This is a timeline of significant events during Baudin’s voyage of exploration around Australia. To view a corresponding map that charts the routes the expedition took, please click here.

19 October 1800 The Géographe and the Naturaliste leave the port of Le Havre, in Normandy
2 November 1800 The two ships drop anchor in the harbour of Santa Cruz, Tenerife, in the Canary Islands
14 November 1800 Departure from Tenerife
3 February 1801 The two ships sight the Cape of Good Hope
16 March 1801 The Géographe and the Naturaliste anchor in Port North-West (now Port Louis) on the Ile de France (Mauritius)
25 April 1801 Departure from the Ile de France (Mauritius)
27 May 1801 Cape Leeuwin sighted, at half past seven in the morning
30 May 1801 Discovery of Geographe Bay followed next day by first shore party
4 June 1801 First encounter with an Australian Aborigine, of the Wardandie tribe, in Geographe Bay
8 June 1801 Timothée Vasse, assistant-helmsman on the Naturaliste, drowns in the surf at Geographe Bay
10 June 1801 The Géographe and the Naturaliste are separated following a storm
14 June 1801 The Naturaliste anchors east-north-east of Rottnest Island (rendezvous point) where it will spend two weeks surveying the Swan River and the various off-shore islands, including Rottnest Island itself
20 June 1801 The Géographe leaves Geographe Bay and heads north to Shark Bay, having missed the Naturaliste
26 June 1801 The Géographe anchors in Shark Bay, off the northern tip of Bernier Island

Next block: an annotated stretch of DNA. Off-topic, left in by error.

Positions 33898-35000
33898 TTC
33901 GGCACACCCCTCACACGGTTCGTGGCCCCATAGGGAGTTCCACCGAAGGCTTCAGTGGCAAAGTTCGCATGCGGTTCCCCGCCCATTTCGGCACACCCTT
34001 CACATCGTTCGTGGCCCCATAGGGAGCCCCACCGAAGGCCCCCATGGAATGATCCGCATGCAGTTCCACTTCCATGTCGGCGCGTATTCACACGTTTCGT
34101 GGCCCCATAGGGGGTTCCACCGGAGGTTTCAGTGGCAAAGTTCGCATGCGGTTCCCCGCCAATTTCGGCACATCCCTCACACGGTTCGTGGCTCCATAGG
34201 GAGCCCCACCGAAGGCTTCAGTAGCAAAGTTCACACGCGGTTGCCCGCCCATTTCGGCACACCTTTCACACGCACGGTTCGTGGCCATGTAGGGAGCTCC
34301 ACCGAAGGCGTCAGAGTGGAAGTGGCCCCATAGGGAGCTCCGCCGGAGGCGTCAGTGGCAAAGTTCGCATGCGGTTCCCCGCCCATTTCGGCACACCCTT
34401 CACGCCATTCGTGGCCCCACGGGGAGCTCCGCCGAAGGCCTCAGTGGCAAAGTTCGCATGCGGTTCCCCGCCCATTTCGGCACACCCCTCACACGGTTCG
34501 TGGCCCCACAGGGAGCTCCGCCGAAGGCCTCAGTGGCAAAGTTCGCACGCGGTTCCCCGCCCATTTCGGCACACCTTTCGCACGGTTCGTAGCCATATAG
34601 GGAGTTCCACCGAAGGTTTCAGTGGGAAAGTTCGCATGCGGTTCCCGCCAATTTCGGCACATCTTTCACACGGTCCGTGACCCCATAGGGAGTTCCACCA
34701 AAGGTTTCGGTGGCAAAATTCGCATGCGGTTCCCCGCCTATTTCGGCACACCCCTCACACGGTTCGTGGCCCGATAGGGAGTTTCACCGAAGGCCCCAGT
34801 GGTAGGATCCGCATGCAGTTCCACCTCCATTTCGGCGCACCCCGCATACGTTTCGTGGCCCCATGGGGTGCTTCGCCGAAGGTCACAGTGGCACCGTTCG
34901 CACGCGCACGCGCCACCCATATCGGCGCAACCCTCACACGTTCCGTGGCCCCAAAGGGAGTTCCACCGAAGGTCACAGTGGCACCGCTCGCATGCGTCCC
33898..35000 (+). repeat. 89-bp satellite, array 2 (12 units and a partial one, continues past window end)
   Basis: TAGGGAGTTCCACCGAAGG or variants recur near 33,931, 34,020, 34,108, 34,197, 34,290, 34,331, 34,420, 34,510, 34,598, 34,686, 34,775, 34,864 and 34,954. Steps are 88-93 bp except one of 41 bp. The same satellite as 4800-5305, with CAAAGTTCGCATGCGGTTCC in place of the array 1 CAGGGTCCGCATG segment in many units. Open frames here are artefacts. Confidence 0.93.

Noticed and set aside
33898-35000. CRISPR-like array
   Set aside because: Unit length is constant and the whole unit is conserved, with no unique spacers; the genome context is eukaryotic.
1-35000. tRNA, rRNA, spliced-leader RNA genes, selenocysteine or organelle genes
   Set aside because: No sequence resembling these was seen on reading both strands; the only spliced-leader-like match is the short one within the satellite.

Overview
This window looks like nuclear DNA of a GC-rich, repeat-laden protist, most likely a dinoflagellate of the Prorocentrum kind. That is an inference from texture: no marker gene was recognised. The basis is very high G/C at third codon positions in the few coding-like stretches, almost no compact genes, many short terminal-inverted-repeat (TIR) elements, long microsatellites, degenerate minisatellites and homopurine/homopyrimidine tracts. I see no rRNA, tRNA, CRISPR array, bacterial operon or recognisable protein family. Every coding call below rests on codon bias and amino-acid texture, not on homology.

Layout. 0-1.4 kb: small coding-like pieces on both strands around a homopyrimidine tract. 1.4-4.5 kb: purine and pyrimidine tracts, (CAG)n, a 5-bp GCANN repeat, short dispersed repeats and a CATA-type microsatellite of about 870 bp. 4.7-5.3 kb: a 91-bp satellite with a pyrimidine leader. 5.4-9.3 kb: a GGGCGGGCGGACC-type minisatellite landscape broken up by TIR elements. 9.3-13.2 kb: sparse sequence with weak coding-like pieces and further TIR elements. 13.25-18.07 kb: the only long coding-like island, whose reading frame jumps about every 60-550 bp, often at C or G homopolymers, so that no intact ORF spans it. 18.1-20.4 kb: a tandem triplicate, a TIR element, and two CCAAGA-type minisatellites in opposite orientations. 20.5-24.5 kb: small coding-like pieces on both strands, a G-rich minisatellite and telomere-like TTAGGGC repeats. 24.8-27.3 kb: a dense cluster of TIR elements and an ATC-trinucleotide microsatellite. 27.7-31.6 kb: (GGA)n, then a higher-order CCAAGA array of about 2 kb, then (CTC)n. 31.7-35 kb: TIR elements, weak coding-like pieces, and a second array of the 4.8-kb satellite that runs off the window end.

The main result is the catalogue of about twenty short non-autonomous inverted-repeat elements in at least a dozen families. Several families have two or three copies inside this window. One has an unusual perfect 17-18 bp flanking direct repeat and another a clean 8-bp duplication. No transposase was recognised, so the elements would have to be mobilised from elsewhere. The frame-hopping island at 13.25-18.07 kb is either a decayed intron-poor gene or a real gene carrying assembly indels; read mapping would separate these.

28 June 1801 The Naturaliste leaves Rottnest Island and sets sail for Shark Bay
14 July 1801 The Géographe leaves Shark Bay to make for North-West Cape
16 July 1801 The Naturaliste drops anchor east of the northern tip of Dirk Hartog Island, opposite the middle entrance to Shark Bay
22 July 1801 The Géographe sights North-West Cape then proceeds to survey the coast north-east from there
19 August 1801 With supplies dwindling, Baudin breaks off his survey of the north-west coast and heads for Timor
22 August 1801 The Géographe anchors in Kupang Bay, Timor
5 September 1801 The Naturaliste leaves Shark Bay, where it has conducted extensive surveys
21 September 1801 The Naturaliste arrives in Kupang Bay, Timor, where it is reunited with the Géographe
13 November 1801 The Géographe and the Naturaliste leave Timor bound for Van Diemen’s Land (Tasmania), having lost six men to dysentery in the Dutch colony, including the gardener Riedlé (21 October); several men on both ships are still suffering from dysentery and fever on departure from the island
23 December 1801 The zoologist Stanislas Levillain dies at sea from fever contracted at Timor
13 January 1802 The Géographe and the Naturaliste sail into D’Entrecasteaux Channel, Van Diemen’s Land, and anchor in Great Taylor Bay (Bruny Island)
14 January 1802 First encounter with the Aborigines of Van Diemen’s Land (Tasmania)
19 January 1802 The two ships move their anchorage to North West Bay, opposite the northern tip of Bruny Island
2 February 1802 The geographer, Faure, reports an important correction to the chart of south-east Tasmania: “Tasman Island” was, in fact, attached by an isthmus (Eaglehawk Neck) to mainland Tasmania
16 February 1802 The ships leave D’Entrecasteaux Channel
18 February 1802 The Géographe and the Naturaliste anchor in Great Oyster Bay, on the western side of Maria Island
20 February 1802 The zoologist René Maugé dies from dysentery contracted at Timor and is buried on Maria Island
27 February 1802 The ships leave Maria Island and head north to continue the survey of the east coast of Tasmania
6 March 1802 The Géographe loses contact with a dinghy containing the geographer Boullanger, midshipman Maurouard and six sailors, sent to conduct a closer survey of the coast
8 March 1802 Baudin confined to bed with colic pains; the two ships become separated during the evening
9 March 1802 Boullanger’s boat party picked up by an English brig, the Harrington; the Naturaliste encounters an English schooner, the Endeavour, which is heading for Maria Island